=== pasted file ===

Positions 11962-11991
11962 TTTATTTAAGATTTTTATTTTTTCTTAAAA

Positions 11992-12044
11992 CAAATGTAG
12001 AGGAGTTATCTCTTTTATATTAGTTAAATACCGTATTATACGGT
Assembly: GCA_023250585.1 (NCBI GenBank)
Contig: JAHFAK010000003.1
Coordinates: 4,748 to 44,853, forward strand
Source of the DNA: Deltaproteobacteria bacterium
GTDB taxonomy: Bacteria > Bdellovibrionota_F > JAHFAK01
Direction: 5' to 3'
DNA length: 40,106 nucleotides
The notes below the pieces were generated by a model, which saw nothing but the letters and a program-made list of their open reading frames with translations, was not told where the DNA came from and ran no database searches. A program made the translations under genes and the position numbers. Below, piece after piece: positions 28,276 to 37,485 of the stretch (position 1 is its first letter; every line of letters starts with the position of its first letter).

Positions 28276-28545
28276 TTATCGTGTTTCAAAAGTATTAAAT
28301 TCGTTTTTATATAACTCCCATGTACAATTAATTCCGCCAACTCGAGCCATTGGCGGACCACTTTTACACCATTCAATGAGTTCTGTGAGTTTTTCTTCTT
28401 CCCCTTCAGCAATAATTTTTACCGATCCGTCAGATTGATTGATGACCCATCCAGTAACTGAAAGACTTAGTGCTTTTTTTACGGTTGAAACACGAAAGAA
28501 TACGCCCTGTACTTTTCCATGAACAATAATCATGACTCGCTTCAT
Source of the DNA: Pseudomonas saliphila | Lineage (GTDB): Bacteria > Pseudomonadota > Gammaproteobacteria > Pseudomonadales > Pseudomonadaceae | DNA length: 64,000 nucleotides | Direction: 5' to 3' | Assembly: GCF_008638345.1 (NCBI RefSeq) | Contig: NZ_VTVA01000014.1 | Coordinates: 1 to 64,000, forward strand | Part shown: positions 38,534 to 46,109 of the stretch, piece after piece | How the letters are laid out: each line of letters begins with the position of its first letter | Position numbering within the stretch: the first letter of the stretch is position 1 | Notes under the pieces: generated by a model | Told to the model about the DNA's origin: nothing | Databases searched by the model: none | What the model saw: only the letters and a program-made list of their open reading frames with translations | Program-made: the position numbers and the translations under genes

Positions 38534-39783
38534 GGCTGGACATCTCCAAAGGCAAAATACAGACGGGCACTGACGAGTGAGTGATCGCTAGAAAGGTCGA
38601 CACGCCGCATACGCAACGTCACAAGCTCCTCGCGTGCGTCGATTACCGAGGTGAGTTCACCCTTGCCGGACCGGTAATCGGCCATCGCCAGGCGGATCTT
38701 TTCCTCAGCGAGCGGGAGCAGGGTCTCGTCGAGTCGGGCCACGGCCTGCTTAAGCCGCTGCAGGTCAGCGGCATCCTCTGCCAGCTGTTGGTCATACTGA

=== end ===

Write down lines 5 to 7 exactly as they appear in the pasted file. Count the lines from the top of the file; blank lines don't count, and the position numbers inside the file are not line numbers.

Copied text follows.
12001 AGGAGTTATCTCTTTTATATTAGTTAAATACCGTATTATACGGT
Assembly: GCA_023250585.1 (NCBI GenBank)
Contig: JAHFAK010000003.1